Book Review: Influence by Robert B. Cialdini
Every once in a while there comes along a book that can change your life forever.
This can be a spiritual change, a physical change or a change on how you see the world.
How you perceive information.
“Influence” by Robert Cialdini falls into the latter.
This title offers the reader a lens which to view the world through. Able to uncover the tenets of persuasion that dictate a large proportion of human decision making behaviours.
With the advent of “behind the curtain” media such as “Making Of A Murderer” and “The Big Short” (Both excellent series/titles by the way) Influence is more compelling and relevant in today’s world of self-proclaimed gurus, shysters and snake oil merchants.
Influence allows you to identify these persuasive behaviours so you won’t fall victim to them. In addition it can also empower you to use these behaviours for you own means (for better or worse – well, that’s up to you!)
We’ve all seen a common device in TV and movies. A character will act like they are wrong or give a sensible option to a decision maker, only to have the option shut down and the decision maker then chooses the seemingly less desirable option.
But all along, the original character WANTED that seemingly “less desirable” option to be chosen. Making them the persuader and ultimately in control of both the situation and the outcome. Hence the idea of persuasive behaviours has now filled your head (as I have persuaded you to do so).
If you feel a touch foolish after reading that, don’t worry. You’re not alone.
Cialdini himself states at the start of the book that “I can admit it freely now. All my life I’ve been a pasty.” an “easy mark” and “a long-standing status as a sucker”.
But it is this realisation itself that stoked the fires of Cialdini’s curiosity towards “The psychology of compliance”. That is, why a request phrased one way will ultimately fail, while only a slightly different approach will garner a much better result. Thus began his three year program of study on what moves people to change their behaviors.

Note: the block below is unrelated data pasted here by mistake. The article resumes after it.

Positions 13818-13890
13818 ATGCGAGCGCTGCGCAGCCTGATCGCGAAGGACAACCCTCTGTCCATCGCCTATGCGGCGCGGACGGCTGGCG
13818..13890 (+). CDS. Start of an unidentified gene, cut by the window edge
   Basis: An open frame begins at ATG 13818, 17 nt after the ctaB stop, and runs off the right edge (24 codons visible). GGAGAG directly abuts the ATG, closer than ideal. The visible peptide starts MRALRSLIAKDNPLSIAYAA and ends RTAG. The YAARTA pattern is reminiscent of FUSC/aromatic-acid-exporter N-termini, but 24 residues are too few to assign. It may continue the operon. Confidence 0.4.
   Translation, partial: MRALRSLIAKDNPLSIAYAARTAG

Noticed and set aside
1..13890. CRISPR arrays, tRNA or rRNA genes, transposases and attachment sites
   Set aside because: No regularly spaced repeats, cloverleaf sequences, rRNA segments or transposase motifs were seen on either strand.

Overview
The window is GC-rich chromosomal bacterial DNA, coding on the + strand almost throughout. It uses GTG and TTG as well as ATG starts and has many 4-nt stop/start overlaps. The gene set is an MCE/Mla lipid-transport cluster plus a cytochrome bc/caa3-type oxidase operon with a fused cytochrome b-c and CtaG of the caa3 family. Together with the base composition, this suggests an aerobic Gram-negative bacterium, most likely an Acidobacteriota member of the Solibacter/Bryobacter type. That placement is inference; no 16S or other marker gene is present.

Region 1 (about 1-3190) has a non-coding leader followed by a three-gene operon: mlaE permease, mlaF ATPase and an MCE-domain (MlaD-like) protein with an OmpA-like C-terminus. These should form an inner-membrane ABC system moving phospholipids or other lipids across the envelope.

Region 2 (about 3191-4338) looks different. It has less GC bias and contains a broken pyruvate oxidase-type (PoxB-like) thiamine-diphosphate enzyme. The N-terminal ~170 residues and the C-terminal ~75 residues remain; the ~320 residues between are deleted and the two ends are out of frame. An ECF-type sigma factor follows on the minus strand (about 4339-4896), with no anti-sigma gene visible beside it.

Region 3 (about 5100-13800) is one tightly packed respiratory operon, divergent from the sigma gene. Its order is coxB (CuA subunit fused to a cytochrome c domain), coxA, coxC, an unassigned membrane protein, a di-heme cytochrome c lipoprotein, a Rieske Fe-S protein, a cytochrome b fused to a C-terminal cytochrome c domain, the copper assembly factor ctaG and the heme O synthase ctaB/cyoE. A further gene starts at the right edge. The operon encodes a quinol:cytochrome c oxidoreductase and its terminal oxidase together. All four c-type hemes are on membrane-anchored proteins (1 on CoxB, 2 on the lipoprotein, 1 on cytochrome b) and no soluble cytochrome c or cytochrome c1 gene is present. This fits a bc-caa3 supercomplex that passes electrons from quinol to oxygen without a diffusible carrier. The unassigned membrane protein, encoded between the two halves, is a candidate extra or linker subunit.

The methods used to get that simple little “Yes” out of someone can be placed into one of 6 base categories. These are what Cialdini considers “the weapons of influence”;
– Reciprocation: The old give and take…. And take
– Commitment and Consistency: Hobgoblins of the Mind
– Social Proof: Truths are Us
– Liking: The Friendly Thief
– Authority: Directed Defence
– Scarcity: The Rule Of a Few
Each chapter’s idea is dissected and laid bare. Not only using research based evidence from past studies (over 35 years worth by Cialdini’s approximation) but also the specific studies Cialdini undertook himself in understanding these basic tenets of influence.
Now you might be thinking that this is just a book where an author asserts a specific point of view and backs up these assertions with science-based evidence.
Well you’d be correct. But where this title ultimately differs is that within each of the tenets some studies allow Cialdini to draw varied conclusions to his original assertions. This gives Cialdini far more gravitas in his research and the ideas he’s communicating. Plus gives the reader a higher level of understanding of the concepts at hand.
I found the epilogue, “Instant Influence: Primitive Consent For An Automatic Age” the most compelling section. Using a humorous exchange between an acerbic talk show and the late, great Frank Zappa, Cialdini lays the foundation for the fundamental theme of the book;
“Very often when making a decision about someone or something, we don’t use all the relevant available information; we use, instead, only a single, highly representative piece of the total. And an isolate piece of information, even though it normally counsels us correctly, can lead us to clearly stupid mistakes – mistakes that, when exploited by clever others, leave us looking silly or worse.”
This final part of the book emphasises the need for us to look beyond that which might appear truthful at face value. But they can leave you exposed if you only trust the most “widely known” part of it.
From Twitter feeds to “Trending Stories” on Facebook to targeted advertising, unless we look within ourselves to get a bigger slice of the picture, more often than not in the digital age, we’re going to lead ourselves astray and in turn, exposed.
Although Influence isn’t a long book as far as page count is concerned (approx 300 pages) the font is pretty small and thus can take a little longer to read.
But I found both the content and the way it was presented (via Cialdini’s affable writing style) so compelling, the title never felt like a chore to read.
Is Robert Cialdini’s Influence a life changing book?
I whole-heartedly say yes.
But don’t let my “highly preventive piece of the total information” sway you. You can grab a copy for yourself from our friends at Social Book Co (Affiliate Link). There they will compare prices from hundreds of different online retailers and will locate the book at the least expensive price for your location.
Cam’s Review Score
Essential reading. Grab your copy now.